Sample Essay on Politics and Administration of Federalism

Federalism incorporates a system of government bound by its own fundamental political integrity to negotiate, as well as bargain on the sharing of authority among different powers. The distribution of various functions between states and the federation is streamlined by the basic law. The comparative study of federalism is fairly extensive, complex, and sometimes astonishing. This study will focus on defining, comparing, and contrasting various aspects of federalism with an aim of distinguishing their fundamental roles in the U.S. federal government.

  1. Electoral College vs. Campaign Strategy

The US citizens do not elect their presidents directly: the Electoral College carries the responsibility of electing the president and his/her deputy. According to Miller (2012) Electoral College incorporates a group of people (electors) that are widely dispersed to represent their political parties in states by voting for the best presidential candidate in general elections. The US Constitution allows each state to pick a number of electors that equal to the accumulated total of its representation in the Senate, as well as its allocation based on the House of Representatives. The presidential candidate who garners the majority of Electoral College votes becomes the president.

Campaign strategy is the tactics applied by politicians to gain support from electors. Campaign strategy ensures that the presidential candidates not only wins the popular votes, but also wins favor in almost every state. Campaign strategy is guided by national opinion and politics concerning the Electoral College to understand how to articulate, prioritize, and to carry out policies that bear personal appeals (Wayne, 2015). An effective campaign strategy necessitates certain aspects of implementation, which include excellent communication, proper resource mobilization, scaling-up tactic, as well as an exit strategy. A winning campaign strategy recognizes the crucial goal and works toward accomplishing that goal in a competitive atmosphere.

Electoral College has an effect on the campaign strategy. Without the Electoral College, the techniques of conducting presidential campaigns could be quite different. The level of competition among states influences campaign strategy, as some states demand more resource allocation and time due to their size. Electoral College affects how campaign resources are distributed across all states, rather than concentrating on a small number of states that could offer the largest number of voters. Electoral College promotes the establishment of coalitions among the top political parties that lead in the presidential campaigns. However, electors are usually guided by their wisdom, rather than party affiliation, to make an ideal choice on behalf of the whole nation.

  1. Speaker of the House Vs. Party Caucuses

In the US, the Speaker of the House is the supervising officer, who is elected by the Representatives through the majority votes. The House Speaker and the Senate Speaker chair daily sessions inside the House of Representatives and the Senate, respectively. The Speaker is not necessarily required by the law to be an elected representative, but it is the majority party caucus that decides on who to become the Speaker in both chambers (Dewhirst & Rausch, 2014). In addition, the Speaker does not have any political role, except that he/she comes second in terms of succession, that is, after the Vice President.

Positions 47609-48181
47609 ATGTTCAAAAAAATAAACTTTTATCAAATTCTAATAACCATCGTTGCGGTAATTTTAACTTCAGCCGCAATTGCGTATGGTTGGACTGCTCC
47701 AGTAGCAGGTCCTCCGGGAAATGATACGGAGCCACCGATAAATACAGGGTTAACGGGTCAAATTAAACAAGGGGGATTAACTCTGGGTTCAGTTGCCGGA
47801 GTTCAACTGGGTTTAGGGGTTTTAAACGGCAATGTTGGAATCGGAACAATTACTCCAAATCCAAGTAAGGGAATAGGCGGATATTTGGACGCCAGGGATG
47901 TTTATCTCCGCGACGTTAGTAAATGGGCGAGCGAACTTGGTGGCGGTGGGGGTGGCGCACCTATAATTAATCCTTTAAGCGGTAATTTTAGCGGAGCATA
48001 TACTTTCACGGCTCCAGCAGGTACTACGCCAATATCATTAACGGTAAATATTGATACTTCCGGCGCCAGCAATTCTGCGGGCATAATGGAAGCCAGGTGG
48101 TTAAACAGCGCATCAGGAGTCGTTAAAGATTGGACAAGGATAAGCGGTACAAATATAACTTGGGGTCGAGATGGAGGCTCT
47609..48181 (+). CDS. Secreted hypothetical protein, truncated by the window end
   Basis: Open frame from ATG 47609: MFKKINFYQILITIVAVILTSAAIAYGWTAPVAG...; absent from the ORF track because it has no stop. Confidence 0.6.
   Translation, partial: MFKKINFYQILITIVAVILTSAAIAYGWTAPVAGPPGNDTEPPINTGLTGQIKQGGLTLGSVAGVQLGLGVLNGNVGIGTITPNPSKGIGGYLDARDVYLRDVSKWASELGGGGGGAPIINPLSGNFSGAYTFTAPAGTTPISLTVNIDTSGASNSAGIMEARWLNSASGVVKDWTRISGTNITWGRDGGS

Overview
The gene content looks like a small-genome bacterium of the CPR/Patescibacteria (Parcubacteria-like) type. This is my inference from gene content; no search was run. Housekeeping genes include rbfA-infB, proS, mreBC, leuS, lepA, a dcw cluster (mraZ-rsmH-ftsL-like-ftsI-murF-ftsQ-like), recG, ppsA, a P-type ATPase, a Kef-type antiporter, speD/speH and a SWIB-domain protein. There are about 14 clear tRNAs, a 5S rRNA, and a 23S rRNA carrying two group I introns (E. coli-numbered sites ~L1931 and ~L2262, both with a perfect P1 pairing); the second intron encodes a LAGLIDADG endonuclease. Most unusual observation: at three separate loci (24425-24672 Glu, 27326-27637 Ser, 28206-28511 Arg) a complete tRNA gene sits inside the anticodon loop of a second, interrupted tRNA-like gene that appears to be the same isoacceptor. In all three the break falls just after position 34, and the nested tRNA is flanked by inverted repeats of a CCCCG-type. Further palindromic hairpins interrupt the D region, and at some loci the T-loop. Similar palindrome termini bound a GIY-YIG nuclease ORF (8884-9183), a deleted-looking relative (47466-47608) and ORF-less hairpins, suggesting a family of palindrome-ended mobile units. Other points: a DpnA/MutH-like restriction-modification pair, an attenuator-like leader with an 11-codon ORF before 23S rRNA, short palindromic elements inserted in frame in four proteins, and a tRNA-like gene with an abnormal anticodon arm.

Party caucuses are meetings or conferences held by all party members within the House of Representatives or in the Senate. For instance, the Democrats in both chambers have the Democratic Caucus while the Republicans have the Republican Conference (Dewhirst & Rausch, 2014). Party caucuses may or may not have specific times for meetings, and when they meet, they normally negotiate for procedures of handling substantive policy issues (McKay, 2013). The caucuses meet to discuss on party policy, upcoming legislative issues, or any other issue that concern the party. Party caucuses can meet to conduct elections for various Floor leaders.

The Speaker does not play any significant part in the party caucuses, though he/she is ranked fourth in the chamber’s party leadership if the party that sponsors him/her holds the majority seats in the House. However, the majority party caucus must negotiate on how to pick a speaker who has a strong support from the party that has sponsored him/her. In this case, the Speaker becomes the majority party’s head in either chamber, even though he/she does not vote nor engage in the discussion of motions.

  1. Executive Orders vs. War Powers

Executive orders are declarations made by the president to undertake certain activities within the federal government. A presidential executive order (EO) involves a statutory or constitutional order that offer directives to the federal departments and agencies without necessarily requiring congressional approval (McKay, 2013). The President may choose to issue executive orders to bypass the lengthy committee process within the Congress. Executive orders are usually viewed as critical instruments of presidential powers. Some executive orders may hold an expiry date or may expire when the circumstances that led to their issuance have passed. The study of executive orders does not excite political scientists, since it is more descriptive than analytic.